Anywhere in this world, ethical differences can easily lead to varying business practices (Howard 2020). An act enacted in the United States, "The Foreign Corrupt Practices Act," is the primary source of an in-depth comparison. Companies from the United States who have overseas operations are prohibited by the act to engage in any activity that is considered illegal back in the USA. For instance, offering a bribe to acquire a business is strictly prohibited for a US corporation, no matter which part of the world it takes place. Company officials can face hefty fines and jail terms if caught with this offense. In some nations, bribes are part of the life fabric, and no single business transaction can be done without them. Companies face failure and frustration when they do not know who to bribe to smoothen the process. If a company from the United States resorts to bribery, a lot of pressure is experienced in efforts of trying to hide the act, which includes masking the malice in the company's financial statements. On the other hand, other states have a more pragmatic or tolerant view of bribes. The challenges brought about by cultural differences can even be more significant when considering nations that have a different cultural heritage.

Cross-Cultural Management

In the world we are living today, the workforce is globalized, and different firms have employees from different countries, continents, offices, and time zones. Due to the free movement of labor across regions, cultural diversity has become a vital component in our workplaces. Therefore, it is difficult to manage a team today than it was in the past times due to the presence of individuals who do not share a common cultural heritage. It is, therefore, crucial to understand the challenges that come with differences in culture among workers and how to address these problems.

Challenges Associated with a Cross-Cultural Team

The world has turned to a global village, and managing employees from distinct cultural backgrounds are becoming common. Nevertheless, such teams bring about a ton of challenges that must be addressed. These problems include:

Trust Deficiency. In a workplace where a team is made up of individuals from different cultural backgrounds and nationalities, members have little or no trust for their colleagues. Lack of trust among team members is a vital issue that is likely to hinder the achievement of set objectives and long term goals. Developing a united and cohesive team is a laborious task for the group leader since the team members have no trust over each other (Ramsey and Lorenz 2016). For instance, an American team leader may find it difficult to trust a Russian subordinate who always speak Russian. Lack of trust is the major issue that cross-cultural teams face.

Perception. This is another challenge that faces cross-cultural teams. For instance, the majority of workers from developed countries perceive employees from less developed or developed countries as inferior. Perception is an issue that establishes division among team members because some workers view themselves as more important than others (Ramsey and Lorenz 2016). Perception also makes workers dishonor the values and norms of other team members, and this can lead to violence in a company.

Inaccurate Biases. Every individual tends to hold one or more forms of cultural prejudice against people from a specific region. The reputation of some team members is tarnished every time an inaccurate preference comes out. For instance, Indians are widely regarded as people who never deliver in time. Such kind of prejudice can adversely affect the morale of all Indian employees in a firm.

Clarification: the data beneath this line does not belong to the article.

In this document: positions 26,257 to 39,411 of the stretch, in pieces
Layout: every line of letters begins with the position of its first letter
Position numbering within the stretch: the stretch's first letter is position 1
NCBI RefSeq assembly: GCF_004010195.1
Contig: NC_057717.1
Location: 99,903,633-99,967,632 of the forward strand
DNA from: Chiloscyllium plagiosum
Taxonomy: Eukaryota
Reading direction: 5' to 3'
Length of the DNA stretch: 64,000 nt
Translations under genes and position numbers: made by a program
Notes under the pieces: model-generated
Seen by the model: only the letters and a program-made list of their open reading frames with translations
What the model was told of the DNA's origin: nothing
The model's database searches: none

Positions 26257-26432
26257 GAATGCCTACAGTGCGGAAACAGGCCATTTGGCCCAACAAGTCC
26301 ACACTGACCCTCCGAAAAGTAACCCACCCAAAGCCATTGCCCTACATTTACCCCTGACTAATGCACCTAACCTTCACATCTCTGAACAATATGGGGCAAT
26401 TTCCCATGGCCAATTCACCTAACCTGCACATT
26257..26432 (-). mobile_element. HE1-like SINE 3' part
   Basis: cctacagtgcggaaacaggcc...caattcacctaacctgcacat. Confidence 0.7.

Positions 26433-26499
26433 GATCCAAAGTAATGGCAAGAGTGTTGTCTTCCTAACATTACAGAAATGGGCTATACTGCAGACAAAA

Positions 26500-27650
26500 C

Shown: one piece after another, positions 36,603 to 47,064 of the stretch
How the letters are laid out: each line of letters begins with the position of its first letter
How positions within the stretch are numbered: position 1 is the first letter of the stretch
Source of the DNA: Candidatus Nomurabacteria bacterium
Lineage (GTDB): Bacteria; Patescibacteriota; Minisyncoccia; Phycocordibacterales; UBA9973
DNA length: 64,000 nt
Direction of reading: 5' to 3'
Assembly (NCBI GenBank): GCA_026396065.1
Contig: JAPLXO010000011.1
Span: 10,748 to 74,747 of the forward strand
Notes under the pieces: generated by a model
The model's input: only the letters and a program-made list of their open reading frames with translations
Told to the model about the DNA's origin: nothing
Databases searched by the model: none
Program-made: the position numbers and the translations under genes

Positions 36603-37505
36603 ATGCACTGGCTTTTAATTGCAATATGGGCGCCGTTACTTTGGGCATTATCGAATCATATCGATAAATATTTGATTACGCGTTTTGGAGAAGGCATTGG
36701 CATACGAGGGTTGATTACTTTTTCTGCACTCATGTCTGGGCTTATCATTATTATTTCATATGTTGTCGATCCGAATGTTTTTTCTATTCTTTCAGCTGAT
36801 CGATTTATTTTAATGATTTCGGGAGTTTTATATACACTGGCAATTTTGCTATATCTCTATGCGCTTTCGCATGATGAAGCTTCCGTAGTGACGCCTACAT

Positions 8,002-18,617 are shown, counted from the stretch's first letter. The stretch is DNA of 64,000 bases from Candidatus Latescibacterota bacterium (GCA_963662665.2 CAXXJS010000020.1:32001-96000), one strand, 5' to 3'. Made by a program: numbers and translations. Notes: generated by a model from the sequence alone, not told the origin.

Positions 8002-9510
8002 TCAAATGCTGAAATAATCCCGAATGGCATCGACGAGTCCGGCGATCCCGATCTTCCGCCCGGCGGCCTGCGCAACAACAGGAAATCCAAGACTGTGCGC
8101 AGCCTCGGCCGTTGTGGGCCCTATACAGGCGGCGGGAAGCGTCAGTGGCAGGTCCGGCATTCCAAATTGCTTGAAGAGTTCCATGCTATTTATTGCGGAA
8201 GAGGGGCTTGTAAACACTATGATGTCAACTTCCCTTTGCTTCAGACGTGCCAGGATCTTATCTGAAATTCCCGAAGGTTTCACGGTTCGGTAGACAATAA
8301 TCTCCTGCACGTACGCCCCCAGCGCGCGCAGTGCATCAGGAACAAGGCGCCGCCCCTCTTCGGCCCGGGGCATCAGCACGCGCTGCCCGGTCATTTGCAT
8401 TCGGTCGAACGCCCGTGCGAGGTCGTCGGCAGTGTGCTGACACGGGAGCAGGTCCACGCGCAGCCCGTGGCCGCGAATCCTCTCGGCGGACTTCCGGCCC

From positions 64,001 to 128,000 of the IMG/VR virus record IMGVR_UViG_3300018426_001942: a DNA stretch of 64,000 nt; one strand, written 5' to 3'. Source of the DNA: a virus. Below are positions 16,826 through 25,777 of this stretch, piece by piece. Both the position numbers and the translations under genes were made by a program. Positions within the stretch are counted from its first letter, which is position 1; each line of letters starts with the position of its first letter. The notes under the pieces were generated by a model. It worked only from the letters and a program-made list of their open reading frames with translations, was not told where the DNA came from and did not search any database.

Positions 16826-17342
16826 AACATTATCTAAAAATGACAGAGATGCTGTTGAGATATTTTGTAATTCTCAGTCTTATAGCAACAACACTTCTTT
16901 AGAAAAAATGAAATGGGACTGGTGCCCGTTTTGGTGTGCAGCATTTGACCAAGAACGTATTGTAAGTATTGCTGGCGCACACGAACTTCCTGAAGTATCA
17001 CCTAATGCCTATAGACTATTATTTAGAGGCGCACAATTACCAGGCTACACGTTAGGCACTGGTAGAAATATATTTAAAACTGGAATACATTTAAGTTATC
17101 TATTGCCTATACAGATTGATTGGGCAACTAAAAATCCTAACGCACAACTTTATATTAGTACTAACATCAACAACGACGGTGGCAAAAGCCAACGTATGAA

Strategies to Effective Cross-Cultural Management

The component of cross-cultural team management is becoming vital to develop and maintain since they lead to creative and innovative business ideas. If cross-cultural teams are not effectively managed; however, they can result in frustration and confusion due to the challenges these teams face. Strategies to mitigate these challenges include:

Definition of Team Language. Leaders, such as project managers, must decide the language to be used by every team member for communication. The default tongue should be used for interactions among team members as well as for documentation (Godiwalla 2019). The presence of a standard dialect among teammates will help in reducing trust deficiency.

Adoption of Written Communication. Written documents allow recipients to decode the information at their own pace. It also enables the recipient to carefully translate the written language to their native language, which enhances deeper understanding.

Avoid Use of Prejudice among team members. Negative prejudices hold a considerable effect of destroying the morale of the biased members, causing disunity in the team as a result (Godiwalla 2019). The development of ethical codes among teammates can be used to reduce the manifestation of prejudice.

All Tasks Should be assigned through consideration of competencies and skills to prevent some workers from feeling as more important than others. A straightforward and clear language should also be used for clear instructions among team members.

Issues of Leading Across Cultures

Even if organizations or businesses have no international operations, it is a challenge to locate a workforce who share the same cultural heritage. Cultural disparities affect everything from safety procedures, health, and interpersonal communication. Every aspect of any business transaction is impacted by culture in one way or the other. In today's market, leaders ought to be ready to manage and lead people of distinct cultures. They need to listen to people's opinions and voices and have a clear understanding of precisely what is being said to them. When people perceive and judge their leaders in diverse ways, the ears of the leaders may be filled with misunderstood interpretations. Among other issues that leaders might come across while leading cross-cultural teams is the misinterpretation of their leadership cultures. A leader might prefer flexibility...